Plant stands up to leave, but turns on his heel. “Do you know why the Eagles said they’d reunite when ‘hell freezes over,’ but they did it anyway and keep touring?” he asks. “It’s not because they were paid a fortune. It’s not about the money. It’s because they’re bored. I’m not bored.”

Read more at Rolling Stone.


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  • Nic on

    The fans and press need to stop beating this dead horse. There’s a greater chance of seeing the Titanic raised and remains restored to set sail for a world cruise more than there is seeing a Led Zeppelin world tour at this point. As much as I’d like to see that, it is what it is. This guy has been the holdout for this happening, now going on decades, so with what he’s got left at this point at least he’s got a legitimate excuse now. He’s content being the old guy that he is playing music and shows that aren’t going to push his limits. He seems happy and at peace with things, so good for him. I just which the other guys that have some fire and passion left for Zeppelin would’ve soldiered on after the 02 like they had planned without Plant. The problem is they were trying to find a single person to fill the void of lead vocalist, which isn’t going to happen. Had they incorporated a revolving door of guest singers for different recordings and shows, they could’ve pulled it off. I think the fans would’ve been more accepting of the project too over trying to get a single person to try and fill that legendary roll, which can’t be done.

    Oh well, at least we got a great Them Crooked Vultures album out of John Paul Jones and we’ve heard some great projects from Jason Bonham like Black Country Communion and California Breed. The new editions of the Zep albums Page is putting together are nice, but I wish we could’ve gotten some new rocking material from him after that fire was lit inside him in 2007. In any case, it’s time to turn the page (no pun intended) with these sort of news posts.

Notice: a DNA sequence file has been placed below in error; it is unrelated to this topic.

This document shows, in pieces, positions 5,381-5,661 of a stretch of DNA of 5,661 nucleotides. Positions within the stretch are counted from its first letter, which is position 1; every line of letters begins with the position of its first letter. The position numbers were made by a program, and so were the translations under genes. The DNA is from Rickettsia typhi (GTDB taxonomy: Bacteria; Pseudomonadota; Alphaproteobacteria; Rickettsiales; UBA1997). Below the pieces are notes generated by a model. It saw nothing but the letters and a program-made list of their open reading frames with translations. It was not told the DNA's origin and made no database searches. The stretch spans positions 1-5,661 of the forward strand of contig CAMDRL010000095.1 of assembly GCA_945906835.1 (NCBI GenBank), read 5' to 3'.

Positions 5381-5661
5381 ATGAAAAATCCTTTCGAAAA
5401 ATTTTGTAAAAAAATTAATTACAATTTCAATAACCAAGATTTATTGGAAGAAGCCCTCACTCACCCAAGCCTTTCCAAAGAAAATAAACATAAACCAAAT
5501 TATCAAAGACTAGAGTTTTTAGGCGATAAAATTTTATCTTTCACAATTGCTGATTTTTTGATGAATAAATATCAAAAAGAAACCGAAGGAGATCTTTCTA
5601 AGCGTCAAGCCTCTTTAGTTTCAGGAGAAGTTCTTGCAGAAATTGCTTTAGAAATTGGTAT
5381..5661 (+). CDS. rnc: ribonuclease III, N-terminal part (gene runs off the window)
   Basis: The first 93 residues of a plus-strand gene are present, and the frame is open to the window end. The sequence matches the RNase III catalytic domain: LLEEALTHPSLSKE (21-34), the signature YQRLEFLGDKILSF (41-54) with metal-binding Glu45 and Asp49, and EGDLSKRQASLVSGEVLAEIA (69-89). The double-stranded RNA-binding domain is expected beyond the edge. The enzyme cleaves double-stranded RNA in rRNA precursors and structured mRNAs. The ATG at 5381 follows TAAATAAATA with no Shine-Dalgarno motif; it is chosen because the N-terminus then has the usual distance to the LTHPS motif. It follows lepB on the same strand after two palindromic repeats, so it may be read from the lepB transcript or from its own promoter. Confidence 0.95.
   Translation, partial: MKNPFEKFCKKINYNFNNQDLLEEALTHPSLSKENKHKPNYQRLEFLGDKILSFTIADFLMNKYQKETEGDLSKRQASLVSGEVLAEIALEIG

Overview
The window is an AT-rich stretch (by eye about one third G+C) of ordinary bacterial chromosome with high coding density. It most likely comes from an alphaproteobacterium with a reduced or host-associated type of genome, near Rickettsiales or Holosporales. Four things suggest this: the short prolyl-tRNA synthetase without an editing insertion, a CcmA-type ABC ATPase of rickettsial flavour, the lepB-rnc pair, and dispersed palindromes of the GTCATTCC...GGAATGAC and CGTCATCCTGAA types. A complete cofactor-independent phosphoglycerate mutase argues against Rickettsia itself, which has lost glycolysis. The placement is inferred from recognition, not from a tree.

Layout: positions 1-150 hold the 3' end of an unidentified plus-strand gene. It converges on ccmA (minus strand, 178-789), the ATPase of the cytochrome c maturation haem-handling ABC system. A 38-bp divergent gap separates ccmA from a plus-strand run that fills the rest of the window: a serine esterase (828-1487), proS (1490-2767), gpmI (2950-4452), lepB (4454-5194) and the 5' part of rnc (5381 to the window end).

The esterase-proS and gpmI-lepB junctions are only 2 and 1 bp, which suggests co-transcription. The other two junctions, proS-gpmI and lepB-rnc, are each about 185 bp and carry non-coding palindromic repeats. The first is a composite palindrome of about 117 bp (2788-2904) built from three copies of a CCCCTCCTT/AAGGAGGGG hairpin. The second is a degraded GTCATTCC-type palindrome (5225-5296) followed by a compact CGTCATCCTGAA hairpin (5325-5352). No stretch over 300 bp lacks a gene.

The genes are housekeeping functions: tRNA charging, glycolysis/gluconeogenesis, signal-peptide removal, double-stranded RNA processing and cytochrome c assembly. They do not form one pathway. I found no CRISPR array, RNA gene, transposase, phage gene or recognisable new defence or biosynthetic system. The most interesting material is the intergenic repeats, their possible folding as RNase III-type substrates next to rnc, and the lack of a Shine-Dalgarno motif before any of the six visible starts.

• Lee on

    They don’t need the money. They kept their publishing though Amet tried to bust it in ’69 like a banana in front of a chimp. They’d do it 3 cities. No tour. Pink Floyd did 2 in the U.S. ’80 and turned down a fortune for more. I’d see Vito Bratta before Plant. Bratta-Bonham-Sarzo-Paul Rodgers. Maybe The Firm can come back…this time with Bad CompanyLZ tunes

  • Dustin on

    To add…I don’t think Plant could sing to expectations night after night, he’s 65 years old for goodness sake. Put a fork in it….next !

  • Steve on

    Plant: “A tour would have been an absolute menagerie of vested interests and the very essence of everything that’s shitty about about big-time stadium rock.”

    Screw the stadium tour – do a smaller venue/amphitheatre tour instead and cut out the corporate bs.
    The demand for tix would be insane and people would be shit out of luck, but how cool would that be?

  • Ron on

    I’m so tired of plant teasing everyone for 30 years. I don’t care anymore go away already!